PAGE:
Sequester Brings Cuts To Tobacco Farmers
Kentucky tobacco farmers stand to lose an estimated $12,000,000 because of federal budget cuts related to the sequester.
The cuts are scheduled to hit the next round of price support payments sent to about 100,000 Kentucky tobacco farmers and quota holders.
Kentucky Farm Bureau President Mark Haney says the payments should be exempt from the federal spending cuts.
"This shouldn't even be considered for sequestration because it's actually a contract that was signed between the tobacco producers and the tobacco manufacturers," Haney said. "Really, the federal government was just holding the money and making the program work."
Haney says members of Kentucky's congressional delegation and farm lobby are teaming up with their counterparts in Tennessee, North Carolina, and Virginia, in an effort to convince the U.S. Department of Agriculture that the tobacco price support payments should be left alone.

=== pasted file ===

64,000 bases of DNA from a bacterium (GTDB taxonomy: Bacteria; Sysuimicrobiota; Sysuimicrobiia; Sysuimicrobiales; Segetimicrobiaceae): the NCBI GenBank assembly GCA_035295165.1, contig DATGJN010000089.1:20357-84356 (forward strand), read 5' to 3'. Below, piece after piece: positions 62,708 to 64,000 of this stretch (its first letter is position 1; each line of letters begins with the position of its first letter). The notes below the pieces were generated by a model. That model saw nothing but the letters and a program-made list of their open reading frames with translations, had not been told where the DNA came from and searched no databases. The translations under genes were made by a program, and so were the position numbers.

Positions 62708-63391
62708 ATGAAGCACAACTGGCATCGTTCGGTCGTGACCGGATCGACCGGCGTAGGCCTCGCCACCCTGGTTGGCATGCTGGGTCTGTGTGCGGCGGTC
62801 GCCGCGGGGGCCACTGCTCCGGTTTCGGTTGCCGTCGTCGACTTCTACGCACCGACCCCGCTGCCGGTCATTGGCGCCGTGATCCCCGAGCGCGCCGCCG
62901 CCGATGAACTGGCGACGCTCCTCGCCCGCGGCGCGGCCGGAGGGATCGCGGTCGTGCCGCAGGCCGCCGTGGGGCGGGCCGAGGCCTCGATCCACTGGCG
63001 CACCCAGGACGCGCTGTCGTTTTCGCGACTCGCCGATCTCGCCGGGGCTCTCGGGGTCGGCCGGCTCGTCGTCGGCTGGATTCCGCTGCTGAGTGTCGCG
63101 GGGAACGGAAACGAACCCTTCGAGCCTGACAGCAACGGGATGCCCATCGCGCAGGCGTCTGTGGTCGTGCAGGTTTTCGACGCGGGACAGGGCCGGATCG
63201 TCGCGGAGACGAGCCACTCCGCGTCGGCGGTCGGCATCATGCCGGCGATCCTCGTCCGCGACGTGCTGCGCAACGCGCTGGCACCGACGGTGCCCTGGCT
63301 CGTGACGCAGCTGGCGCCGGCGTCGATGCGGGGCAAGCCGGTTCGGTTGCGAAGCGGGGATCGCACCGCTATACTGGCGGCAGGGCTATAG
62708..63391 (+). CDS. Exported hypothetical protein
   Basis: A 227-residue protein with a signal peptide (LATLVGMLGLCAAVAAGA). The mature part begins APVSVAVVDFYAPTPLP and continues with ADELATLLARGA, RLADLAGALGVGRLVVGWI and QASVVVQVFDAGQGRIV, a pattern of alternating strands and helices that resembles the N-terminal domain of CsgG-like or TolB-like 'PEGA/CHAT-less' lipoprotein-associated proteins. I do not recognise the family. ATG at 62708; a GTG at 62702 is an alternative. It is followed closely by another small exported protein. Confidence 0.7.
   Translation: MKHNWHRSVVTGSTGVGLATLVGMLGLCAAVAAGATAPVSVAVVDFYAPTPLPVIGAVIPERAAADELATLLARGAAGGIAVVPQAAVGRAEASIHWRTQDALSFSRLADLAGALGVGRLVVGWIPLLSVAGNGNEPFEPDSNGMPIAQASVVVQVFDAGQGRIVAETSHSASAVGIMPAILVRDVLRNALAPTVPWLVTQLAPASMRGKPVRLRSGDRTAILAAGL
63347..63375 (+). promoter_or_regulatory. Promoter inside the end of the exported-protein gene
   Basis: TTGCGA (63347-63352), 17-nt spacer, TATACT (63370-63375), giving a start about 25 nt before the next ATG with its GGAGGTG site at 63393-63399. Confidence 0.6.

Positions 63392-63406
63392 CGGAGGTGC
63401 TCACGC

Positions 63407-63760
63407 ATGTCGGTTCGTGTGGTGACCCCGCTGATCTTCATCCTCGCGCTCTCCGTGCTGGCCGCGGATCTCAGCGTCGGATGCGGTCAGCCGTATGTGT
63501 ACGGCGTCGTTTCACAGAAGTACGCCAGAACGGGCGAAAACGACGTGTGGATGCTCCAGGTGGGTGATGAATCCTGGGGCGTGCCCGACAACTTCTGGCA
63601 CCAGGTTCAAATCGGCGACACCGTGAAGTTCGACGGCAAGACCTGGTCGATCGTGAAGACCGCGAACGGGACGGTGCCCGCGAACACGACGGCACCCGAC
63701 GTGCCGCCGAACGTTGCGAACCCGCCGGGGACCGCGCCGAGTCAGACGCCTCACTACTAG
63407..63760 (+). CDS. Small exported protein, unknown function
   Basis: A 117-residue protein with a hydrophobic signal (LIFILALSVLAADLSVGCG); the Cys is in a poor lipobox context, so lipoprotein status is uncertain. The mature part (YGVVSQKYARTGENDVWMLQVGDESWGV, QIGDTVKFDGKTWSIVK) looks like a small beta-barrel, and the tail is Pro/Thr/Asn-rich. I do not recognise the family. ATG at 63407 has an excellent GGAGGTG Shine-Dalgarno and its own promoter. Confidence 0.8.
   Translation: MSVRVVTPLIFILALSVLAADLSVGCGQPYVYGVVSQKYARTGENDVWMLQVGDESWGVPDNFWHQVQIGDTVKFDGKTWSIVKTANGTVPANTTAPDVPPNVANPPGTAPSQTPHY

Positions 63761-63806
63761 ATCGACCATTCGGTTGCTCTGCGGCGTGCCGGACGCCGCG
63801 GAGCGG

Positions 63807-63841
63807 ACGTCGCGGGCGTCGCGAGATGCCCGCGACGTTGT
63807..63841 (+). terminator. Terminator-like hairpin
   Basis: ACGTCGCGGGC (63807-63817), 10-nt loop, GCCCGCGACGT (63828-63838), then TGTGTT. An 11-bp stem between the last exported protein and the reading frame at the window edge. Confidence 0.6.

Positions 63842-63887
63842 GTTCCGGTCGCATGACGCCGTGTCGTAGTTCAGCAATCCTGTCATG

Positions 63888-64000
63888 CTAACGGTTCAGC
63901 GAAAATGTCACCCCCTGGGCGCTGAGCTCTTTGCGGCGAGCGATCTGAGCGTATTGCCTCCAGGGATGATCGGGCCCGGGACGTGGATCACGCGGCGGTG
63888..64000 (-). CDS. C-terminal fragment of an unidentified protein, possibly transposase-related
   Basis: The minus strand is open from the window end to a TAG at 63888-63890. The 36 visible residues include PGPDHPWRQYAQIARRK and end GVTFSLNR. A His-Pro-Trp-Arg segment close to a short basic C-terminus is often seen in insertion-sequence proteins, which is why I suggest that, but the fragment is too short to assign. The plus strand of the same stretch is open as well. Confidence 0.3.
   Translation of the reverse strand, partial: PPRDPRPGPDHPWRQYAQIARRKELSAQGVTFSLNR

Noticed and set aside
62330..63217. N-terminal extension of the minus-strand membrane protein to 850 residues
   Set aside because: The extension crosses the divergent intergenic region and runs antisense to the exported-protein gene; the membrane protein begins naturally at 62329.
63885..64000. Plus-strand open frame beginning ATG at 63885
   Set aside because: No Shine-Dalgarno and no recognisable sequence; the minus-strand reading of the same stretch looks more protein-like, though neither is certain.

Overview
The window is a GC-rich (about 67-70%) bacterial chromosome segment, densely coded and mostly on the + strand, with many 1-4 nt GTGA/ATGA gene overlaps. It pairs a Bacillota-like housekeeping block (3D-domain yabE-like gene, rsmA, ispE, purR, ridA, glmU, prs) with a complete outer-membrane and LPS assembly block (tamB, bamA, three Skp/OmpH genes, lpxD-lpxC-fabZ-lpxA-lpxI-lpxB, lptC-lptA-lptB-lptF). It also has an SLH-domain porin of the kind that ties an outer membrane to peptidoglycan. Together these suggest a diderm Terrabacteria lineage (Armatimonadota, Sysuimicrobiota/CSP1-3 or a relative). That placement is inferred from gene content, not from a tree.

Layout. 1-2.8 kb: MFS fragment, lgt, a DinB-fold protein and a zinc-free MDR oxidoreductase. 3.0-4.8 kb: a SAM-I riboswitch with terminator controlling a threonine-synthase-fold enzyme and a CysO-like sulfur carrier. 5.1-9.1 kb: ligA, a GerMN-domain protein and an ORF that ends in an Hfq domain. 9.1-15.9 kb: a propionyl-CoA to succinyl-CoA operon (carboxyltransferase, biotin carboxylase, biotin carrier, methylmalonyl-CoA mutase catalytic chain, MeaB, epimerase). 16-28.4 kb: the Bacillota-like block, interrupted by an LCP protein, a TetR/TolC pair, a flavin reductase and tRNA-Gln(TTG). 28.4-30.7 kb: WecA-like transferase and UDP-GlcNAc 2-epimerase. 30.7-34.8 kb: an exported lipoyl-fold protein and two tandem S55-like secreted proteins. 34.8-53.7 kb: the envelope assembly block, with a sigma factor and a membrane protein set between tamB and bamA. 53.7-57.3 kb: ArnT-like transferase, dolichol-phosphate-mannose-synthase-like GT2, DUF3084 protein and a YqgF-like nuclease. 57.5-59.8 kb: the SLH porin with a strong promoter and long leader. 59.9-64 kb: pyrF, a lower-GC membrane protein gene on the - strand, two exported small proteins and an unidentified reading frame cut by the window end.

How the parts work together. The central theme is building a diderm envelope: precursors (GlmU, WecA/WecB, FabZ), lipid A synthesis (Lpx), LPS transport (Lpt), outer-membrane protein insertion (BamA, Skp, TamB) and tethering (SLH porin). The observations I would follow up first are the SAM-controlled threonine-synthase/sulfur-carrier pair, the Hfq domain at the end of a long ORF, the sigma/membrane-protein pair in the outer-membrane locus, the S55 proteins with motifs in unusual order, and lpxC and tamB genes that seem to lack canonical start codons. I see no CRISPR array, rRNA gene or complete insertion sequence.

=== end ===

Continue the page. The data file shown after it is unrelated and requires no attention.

Congress passed a 10-year buyout in 2004 to help tobacco farmers after a price-support system was ended.
"The North Carolina delegation, Tennessee, and Virginia--states that really had the lion's share of this tobacco quota that was sold. We are in unison working with those groups,” he said,
The Kentucky Farm Bureau says the tobacco buyout dollars come from a contract between farmers and a trust funded by tobacco companies, and therefore should not be subject to the sequester cuts.